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Location Call Number   Status
2nd Floor 811.6/Trethewey Checked In
Boston : Houghton Mifflin Harcourt 2012.
Main Author
Natasha D. Trethewey, 1966- (-)
Item Description
Physical Description
84 p. ; 24 cm
  • Elegy
  • Miracle of the Black Leg
  • On Captivity
  • Taxonomy
  • 1. De Español y de India Produce Mestiso
  • 2. De Español y Negra Produce Mulato
  • 3. De Español yMestiza Produce Castiza
  • 4. The Book of Castas
  • Kitchen Maid with Supper at Emmaus; or, The Mulata
  • Knowledge
  • The Americans
  • 1. Dr. Samuel Adolphus Cartwright on Dissecting the White Negro, 1851
  • 2. Blood
  • 3. Help, 1968
  • Mono Prieta
  • De Español y Negra; Mulata
  • Mythology
  • 1. Nostos
  • 2. Questions Posed by the Dream
  • 3. Siren
  • Geography
  • Torna Atrás
  • Bird in the House
  • Artifact
  • Fouled
  • Rotation
  • Thrall
  • Calling
  • Enlightenment
  • How the Past Comes Back
  • On Happiness
  • Vespertina Cognitio
  • Illumination
  • Notes
  • Acknowledgments
Review by Booklist Review

When Librarian of Congress James H. Billington announced Trethewey's appointment as the 2012-13 U.S. Poet Laureate, he drew attention to the way her poems dig beneath the surface of history, both national and familial. In Trethewey's Pulitzer Prize-winning Native Guard (2006), this historical excavation takes the form of a figurative uprooting of Southern Agrarian poets, like Allen Tate and Robert Penn Warren, while honoring her own maternal heritage. In Thrall, Trethewey examines the conflicting feelings of resentment and gratitude a biracial woman harbors toward her white father. In poems that again exhibit her gift for finding in microcosmic form the specter of societal relations, Trethewey makes explicit historically ignored ideas that underlie (a very literal) enlightenment. By focusing on the artistically talented slave of the painter Diego Velazquez, rather than the famous master, or by unpacking the strange taxonomies of skin tone in colonial Mexico, Trethewey continues important work toward internalizing and making tangible for today's readers large swaths of racial legacy. This latest collection appears just as Trethewey begins her tenure as U.S. Poet Laureate.--Baez, Diego Copyright 2010 Booklist

From Booklist, Copyright (c) American Library Association. Used with permission.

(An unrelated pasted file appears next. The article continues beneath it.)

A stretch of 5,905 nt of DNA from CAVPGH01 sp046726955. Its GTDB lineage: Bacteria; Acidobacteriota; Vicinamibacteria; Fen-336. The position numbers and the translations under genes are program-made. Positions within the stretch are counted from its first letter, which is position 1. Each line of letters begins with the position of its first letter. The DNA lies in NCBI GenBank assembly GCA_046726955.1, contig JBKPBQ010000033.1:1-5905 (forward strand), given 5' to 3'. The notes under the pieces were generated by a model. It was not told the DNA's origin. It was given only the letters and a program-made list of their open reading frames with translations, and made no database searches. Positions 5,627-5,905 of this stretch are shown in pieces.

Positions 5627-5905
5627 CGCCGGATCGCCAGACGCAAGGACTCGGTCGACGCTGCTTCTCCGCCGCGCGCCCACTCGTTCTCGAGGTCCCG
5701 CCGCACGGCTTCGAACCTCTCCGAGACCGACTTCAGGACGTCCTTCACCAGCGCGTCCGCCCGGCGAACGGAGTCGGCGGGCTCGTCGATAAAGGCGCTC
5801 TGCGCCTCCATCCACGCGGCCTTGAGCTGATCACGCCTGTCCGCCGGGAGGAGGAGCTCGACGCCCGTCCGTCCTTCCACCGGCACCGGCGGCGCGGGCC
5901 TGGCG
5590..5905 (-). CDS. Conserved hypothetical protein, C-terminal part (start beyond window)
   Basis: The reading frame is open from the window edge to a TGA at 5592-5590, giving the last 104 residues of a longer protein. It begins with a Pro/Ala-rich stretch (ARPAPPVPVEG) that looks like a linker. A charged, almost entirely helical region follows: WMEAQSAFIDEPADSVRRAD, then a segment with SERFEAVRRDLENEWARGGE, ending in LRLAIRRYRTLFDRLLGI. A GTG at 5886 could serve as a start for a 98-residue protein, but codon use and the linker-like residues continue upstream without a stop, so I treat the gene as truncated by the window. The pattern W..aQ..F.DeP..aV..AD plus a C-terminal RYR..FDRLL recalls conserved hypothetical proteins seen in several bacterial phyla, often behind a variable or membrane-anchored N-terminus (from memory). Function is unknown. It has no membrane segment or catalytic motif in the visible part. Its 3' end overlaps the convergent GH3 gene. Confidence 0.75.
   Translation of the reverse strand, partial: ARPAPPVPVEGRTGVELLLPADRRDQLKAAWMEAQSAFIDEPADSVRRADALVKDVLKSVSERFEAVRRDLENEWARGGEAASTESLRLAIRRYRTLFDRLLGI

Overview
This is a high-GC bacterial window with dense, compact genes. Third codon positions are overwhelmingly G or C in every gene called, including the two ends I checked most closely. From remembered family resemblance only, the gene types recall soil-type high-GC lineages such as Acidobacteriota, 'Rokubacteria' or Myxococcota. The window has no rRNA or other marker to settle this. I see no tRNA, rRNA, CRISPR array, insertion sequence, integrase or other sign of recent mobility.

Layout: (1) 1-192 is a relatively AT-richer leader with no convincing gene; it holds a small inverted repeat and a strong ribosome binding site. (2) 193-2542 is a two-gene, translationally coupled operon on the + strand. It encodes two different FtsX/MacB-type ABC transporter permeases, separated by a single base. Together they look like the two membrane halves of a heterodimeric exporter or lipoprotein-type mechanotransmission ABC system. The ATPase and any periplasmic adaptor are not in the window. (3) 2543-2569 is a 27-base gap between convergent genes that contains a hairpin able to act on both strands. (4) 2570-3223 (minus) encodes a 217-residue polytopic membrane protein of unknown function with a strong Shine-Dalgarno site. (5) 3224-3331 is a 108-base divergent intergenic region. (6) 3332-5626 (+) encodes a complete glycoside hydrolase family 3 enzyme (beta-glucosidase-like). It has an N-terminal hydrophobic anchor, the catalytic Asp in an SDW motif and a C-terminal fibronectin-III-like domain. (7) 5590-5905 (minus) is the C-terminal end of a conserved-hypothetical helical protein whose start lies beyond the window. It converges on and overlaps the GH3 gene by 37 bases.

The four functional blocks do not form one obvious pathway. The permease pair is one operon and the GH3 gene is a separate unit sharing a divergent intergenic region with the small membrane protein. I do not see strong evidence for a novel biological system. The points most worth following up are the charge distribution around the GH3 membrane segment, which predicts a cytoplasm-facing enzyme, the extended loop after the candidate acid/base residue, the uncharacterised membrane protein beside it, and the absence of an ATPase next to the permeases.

Review by Publisher's Weekly Review

Trethewey made headlines and signaled a generational shift with her appointment this year as U.S. poet laureate. Already known for her 2007 Pulitzer Prize-winning Native Guard and for her articulate, deftly shaped, and sometimes research-driven poems about history and race, Trethewey in this fourth collection takes her familiar powers to non-U.S. turf, considering race, embodiment, guilt and liberation in paintings from Spain and Mexico. In one of the famous casta paintings illustrating Spanish colonial notions of race, a mulatto boy "is a palimpsest of paint--/ layers of color, history rendering him// that precise shade of in-between." Lightly rhymed pentameters about Diego Velazquez's painting "Kitchen Maid" pay homage to the scrutinized character: "she is the mortar/ and the pestle and rest in the mortar--still angled/ in its posture of use"; the patient title poem considers Juan de Pareja, a painter who started life as Velazquez's slave. When Trethewey turns her attention back to contemporary America, she looks at her own family: her late African-American mother and her white father, his life "showing me// how one life is bound to another, that hardship/ endures." Trethewey's ideas are not always original, but her searching treatments of her own family, and of people in paintings, show strength and care, and a sharp sense of line. (Sept.) (c) Copyright PWxyz, LLC. All rights reserved.

(c) Copyright PWxyz, LLC. All rights reserved
Review by Library Journal Review

Winner of the 2007 Pulitzer Prize (for Native Ground) and current U.S. poet laureate, Trethewey again places racial identity at the conceptual center of her finely crafted verse, in particular the depiction of mixed-race peoples as filtered through the lens of her own biracial heritage and the passing of her father, from whom she had long been estranged ("a history that links us-white, father, black daughter/-even as it renders us other to each other"). A number of ekphrastic poems deconstruct centuries-old artworks-"miracle transplant" paintings in which black donors sacrifice limbs for white recipients ("a body in service, plundered"), the Casta paintings of colonial Mexico, even a portrait of Thomas Jefferson, "rendered two-toned.as if the artist meant to contrast/his bright knowledge, its dark subtext"-as Trethewey's acute understanding of how "the past holds us captive" leads to insightful and often moving interactions between public and private histories. VERDICT Though several elegies for her father are unremarkable, the lion's share of Thrall conveys a wise and revelatory urgency appropriate to one of the vital social concerns of our time. Recommended for most collections.-Fred Muratori, Cornell Univ. Lib., Ithaca NY (c) Copyright 2012. Library Journals LLC, a wholly owned subsidiary of Media Source, Inc. No redistribution permitted.